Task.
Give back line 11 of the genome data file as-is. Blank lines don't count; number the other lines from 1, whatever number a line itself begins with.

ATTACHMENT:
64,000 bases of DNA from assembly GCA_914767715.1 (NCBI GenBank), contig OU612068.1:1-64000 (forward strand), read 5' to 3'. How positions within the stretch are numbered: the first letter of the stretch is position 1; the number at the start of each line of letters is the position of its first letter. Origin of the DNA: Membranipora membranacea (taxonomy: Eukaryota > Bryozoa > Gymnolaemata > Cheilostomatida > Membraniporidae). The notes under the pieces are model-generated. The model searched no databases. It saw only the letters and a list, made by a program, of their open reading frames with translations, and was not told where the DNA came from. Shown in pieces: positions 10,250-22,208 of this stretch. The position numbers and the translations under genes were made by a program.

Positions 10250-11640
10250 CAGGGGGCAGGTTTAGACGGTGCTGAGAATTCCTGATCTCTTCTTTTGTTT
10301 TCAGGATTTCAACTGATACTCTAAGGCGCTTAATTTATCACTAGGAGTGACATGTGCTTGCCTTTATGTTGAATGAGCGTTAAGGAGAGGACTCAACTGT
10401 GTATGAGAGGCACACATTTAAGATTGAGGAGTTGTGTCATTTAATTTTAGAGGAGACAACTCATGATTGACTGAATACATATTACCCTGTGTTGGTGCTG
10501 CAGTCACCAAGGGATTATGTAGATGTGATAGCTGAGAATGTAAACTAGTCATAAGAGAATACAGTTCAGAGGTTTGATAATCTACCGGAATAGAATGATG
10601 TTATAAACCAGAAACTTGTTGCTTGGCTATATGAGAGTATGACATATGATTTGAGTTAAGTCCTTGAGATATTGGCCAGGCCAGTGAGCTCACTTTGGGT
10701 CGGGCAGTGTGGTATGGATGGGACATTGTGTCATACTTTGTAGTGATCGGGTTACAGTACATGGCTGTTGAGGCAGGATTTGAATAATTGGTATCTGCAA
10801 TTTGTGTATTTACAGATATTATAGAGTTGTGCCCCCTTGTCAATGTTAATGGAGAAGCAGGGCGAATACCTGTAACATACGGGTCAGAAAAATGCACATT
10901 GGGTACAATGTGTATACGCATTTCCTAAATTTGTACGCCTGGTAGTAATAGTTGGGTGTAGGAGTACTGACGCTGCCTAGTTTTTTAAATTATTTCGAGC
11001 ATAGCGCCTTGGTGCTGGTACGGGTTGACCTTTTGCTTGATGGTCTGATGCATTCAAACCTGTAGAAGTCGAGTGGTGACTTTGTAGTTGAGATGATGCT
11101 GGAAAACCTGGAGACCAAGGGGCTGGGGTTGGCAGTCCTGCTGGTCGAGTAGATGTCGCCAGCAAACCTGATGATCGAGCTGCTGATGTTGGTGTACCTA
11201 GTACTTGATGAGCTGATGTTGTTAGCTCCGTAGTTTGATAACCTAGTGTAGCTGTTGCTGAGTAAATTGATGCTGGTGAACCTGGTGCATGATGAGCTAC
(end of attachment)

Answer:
11001 ATAGCGCCTTGGTGCTGGTACGGGTTGACCTTTTGCTTGATGGTCTGATGCATTCAAACCTGTAGAAGTCGAGTGGTGACTTTGTAGTTGAGATGATGCT